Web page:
This book is a modest attempt to look at and examine the beginnings of ecological concerns in the Buddhist religious traditions, based on a meticulous examination of diverse narratives pointing towards a correlation between Buddhism and environmental issues. By examining the seminal teachings of the Buddha through the concepts of Paticcasamuppada, Kamma (Karmat), the eightfold path, ahimsa, Pancasila and in literature, like the Jatakas, Therigatha and Theragatha in relation to animals, population dynamics, yajnas and animal sacrifices as well as flora and fauna associated with the Buddha, this book attempts to discover the inescapable connection between the individual's well-being and Nature.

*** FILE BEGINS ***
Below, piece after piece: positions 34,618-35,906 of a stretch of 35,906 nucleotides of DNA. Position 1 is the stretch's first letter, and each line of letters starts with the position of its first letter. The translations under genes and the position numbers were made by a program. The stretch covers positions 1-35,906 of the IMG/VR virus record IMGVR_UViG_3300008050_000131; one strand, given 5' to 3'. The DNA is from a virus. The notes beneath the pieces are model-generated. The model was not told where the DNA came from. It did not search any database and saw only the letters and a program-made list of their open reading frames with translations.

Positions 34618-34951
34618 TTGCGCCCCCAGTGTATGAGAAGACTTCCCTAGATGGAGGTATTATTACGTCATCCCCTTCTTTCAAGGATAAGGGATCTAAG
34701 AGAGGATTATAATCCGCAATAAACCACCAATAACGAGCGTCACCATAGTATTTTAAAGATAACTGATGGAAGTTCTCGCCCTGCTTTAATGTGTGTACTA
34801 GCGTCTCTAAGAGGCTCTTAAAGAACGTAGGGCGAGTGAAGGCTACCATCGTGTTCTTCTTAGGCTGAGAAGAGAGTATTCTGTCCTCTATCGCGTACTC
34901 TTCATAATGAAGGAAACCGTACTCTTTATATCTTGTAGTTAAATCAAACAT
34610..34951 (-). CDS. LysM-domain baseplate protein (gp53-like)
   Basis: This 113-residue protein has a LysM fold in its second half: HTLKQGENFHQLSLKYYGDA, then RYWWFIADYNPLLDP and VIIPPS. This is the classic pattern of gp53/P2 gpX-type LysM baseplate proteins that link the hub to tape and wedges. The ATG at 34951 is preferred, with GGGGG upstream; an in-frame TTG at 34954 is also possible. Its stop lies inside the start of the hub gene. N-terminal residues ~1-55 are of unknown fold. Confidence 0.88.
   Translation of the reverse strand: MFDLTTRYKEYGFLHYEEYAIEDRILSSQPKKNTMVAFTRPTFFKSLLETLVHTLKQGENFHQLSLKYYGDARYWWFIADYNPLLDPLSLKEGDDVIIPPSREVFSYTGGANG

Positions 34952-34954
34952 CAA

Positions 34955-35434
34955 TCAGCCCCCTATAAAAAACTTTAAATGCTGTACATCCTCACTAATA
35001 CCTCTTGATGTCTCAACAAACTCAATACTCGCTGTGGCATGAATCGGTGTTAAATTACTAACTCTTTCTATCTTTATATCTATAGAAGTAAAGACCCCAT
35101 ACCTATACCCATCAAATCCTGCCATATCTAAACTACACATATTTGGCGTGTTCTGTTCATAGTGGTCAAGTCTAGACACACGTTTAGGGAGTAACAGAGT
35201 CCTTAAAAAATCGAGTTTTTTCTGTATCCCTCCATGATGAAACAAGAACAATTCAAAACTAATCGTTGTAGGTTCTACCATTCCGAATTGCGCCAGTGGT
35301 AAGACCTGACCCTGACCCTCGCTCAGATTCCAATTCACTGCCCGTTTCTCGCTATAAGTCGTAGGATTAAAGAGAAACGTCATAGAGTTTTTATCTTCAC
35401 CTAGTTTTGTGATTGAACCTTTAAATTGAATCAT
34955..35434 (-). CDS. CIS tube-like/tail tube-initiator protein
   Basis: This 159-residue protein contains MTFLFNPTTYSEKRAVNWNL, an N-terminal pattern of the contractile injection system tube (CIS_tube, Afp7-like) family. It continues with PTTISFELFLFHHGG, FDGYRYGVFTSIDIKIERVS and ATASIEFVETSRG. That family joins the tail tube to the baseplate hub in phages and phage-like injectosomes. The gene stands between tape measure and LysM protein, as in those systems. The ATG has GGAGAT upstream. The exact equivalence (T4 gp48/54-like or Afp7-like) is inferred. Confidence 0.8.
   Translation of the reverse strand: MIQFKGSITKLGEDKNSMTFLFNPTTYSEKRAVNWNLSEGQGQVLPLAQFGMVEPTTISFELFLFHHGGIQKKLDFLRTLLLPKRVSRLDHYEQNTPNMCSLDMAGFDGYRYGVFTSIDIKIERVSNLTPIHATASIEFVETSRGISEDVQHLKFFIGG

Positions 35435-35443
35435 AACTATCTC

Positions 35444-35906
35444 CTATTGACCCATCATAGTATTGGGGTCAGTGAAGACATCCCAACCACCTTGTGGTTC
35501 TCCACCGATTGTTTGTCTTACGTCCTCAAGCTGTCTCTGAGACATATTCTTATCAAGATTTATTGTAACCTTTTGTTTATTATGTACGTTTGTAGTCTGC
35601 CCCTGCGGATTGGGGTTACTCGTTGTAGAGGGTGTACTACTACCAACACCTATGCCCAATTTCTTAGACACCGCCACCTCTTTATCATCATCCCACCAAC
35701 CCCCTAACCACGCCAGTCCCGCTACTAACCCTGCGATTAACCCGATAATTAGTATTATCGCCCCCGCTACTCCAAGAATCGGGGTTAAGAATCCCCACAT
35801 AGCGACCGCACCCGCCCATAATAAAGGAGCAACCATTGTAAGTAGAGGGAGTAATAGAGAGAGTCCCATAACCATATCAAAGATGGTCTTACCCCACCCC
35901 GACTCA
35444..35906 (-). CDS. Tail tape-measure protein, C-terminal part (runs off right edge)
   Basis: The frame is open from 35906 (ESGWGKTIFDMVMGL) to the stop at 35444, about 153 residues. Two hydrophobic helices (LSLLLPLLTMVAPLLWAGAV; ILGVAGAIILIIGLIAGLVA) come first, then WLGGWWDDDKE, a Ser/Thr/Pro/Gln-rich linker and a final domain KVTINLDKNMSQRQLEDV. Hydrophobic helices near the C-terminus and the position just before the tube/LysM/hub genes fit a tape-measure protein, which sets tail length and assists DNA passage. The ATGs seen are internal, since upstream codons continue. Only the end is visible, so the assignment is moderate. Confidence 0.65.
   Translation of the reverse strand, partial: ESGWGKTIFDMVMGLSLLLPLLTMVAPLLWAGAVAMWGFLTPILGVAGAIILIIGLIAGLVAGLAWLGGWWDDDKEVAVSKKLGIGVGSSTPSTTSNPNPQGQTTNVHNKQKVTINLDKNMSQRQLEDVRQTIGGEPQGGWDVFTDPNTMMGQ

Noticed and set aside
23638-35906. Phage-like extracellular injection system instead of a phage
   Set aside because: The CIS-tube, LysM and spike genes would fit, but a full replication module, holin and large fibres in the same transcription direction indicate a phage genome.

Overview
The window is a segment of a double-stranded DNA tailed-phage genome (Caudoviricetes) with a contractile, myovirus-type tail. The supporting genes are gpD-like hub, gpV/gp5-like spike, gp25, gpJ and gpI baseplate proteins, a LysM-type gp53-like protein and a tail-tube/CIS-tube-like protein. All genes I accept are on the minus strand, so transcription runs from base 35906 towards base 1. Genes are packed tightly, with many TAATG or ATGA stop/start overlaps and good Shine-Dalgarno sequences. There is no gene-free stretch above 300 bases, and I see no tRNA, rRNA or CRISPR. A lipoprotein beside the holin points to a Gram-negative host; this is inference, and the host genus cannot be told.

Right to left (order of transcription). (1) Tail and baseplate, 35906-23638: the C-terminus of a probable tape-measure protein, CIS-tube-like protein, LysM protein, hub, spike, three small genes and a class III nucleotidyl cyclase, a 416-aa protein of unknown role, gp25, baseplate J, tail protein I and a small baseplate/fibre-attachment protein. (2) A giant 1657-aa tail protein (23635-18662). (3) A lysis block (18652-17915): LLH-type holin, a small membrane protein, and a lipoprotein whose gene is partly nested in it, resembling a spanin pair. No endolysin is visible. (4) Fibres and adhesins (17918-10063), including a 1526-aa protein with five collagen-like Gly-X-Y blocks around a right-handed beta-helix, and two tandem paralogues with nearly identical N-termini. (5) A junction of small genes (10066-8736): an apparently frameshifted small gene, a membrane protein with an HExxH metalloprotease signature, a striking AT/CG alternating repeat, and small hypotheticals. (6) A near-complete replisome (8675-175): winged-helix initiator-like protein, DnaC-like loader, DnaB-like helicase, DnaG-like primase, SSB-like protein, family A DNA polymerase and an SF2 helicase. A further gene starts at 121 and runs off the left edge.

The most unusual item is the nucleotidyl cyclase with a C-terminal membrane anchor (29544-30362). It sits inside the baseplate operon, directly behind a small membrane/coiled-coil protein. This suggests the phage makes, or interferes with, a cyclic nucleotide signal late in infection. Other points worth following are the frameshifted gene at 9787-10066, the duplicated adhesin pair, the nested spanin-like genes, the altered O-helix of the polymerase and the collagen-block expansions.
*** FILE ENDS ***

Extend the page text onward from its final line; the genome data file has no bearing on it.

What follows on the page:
Anand Singh is Professor in the School of Buddhist Studies, Philosophy and Comparative Religions, Nalanda University. He has authored Buddhism at Sarnath (2014), Tourism in Ancient India (2005) and Pracheen Bhartiya Dharma (2010) and edited Dana: Reciprocity and Patronage in Buddhism (2017) which has received the 'Outstanding Academic Book on Buddhism' award by the Dhammachai International Research Institute, New Zealand. Recipient of the Dr. I.G. Khan Memorial Prize, by the Indian History Congress in 2008 and 2010, Anand has published 25 research papers and articles in international and national journals.